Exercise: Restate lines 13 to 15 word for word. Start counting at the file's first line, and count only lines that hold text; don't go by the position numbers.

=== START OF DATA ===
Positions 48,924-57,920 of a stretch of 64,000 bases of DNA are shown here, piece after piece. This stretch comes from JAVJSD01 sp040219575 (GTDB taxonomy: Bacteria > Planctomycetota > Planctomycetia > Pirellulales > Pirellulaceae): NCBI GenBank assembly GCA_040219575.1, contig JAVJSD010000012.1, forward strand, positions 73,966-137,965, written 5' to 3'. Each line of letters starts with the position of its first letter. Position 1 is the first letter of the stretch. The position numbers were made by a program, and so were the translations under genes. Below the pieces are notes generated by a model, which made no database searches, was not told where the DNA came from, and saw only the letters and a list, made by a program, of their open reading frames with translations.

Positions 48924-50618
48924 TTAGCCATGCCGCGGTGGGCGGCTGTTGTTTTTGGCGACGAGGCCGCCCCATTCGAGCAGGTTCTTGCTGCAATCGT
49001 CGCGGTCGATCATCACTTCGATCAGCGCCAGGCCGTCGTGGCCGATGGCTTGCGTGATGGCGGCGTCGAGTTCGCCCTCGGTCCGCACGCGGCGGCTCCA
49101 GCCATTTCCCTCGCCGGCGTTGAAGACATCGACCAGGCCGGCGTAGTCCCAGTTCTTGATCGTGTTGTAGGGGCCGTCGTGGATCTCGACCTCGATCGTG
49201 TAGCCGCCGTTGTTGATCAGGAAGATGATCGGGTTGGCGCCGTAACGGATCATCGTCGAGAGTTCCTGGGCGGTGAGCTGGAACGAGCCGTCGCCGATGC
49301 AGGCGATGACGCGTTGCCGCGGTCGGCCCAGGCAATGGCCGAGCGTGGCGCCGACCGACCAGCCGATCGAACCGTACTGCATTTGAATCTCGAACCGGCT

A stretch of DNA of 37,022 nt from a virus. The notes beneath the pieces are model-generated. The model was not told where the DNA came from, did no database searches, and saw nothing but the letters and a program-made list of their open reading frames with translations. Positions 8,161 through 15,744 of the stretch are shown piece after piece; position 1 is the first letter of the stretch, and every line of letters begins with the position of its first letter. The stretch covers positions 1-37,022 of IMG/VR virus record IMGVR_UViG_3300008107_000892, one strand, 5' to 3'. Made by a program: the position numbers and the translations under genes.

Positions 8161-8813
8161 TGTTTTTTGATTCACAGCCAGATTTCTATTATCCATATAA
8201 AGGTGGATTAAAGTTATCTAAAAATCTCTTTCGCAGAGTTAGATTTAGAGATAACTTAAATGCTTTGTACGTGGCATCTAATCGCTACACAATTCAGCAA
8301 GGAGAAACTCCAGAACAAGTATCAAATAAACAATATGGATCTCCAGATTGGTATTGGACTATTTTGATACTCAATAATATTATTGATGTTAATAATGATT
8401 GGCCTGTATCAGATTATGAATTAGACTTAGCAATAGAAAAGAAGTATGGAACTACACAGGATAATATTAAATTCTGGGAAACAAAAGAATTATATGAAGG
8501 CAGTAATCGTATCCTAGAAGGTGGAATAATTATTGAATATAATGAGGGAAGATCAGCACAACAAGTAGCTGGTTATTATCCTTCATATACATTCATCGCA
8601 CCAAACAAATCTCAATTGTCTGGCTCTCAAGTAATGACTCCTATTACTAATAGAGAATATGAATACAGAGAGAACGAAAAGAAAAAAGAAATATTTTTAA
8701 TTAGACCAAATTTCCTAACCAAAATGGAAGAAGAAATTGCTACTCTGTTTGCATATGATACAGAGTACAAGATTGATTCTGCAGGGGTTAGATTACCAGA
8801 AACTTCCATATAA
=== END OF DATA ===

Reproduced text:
8401 GGCCTGTATCAGATTATGAATTAGACTTAGCAATAGAAAAGAAGTATGGAACTACACAGGATAATATTAAATTCTGGGAAACAAAAGAATTATATGAAGG
8501 CAGTAATCGTATCCTAGAAGGTGGAATAATTATTGAATATAATGAGGGAAGATCAGCACAACAAGTAGCTGGTTATTATCCTTCATATACATTCATCGCA
8601 CCAAACAAATCTCAATTGTCTGGCTCTCAAGTAATGACTCCTATTACTAATAGAGAATATGAATACAGAGAGAACGAAAAGAAAAAAGAAATATTTTTAA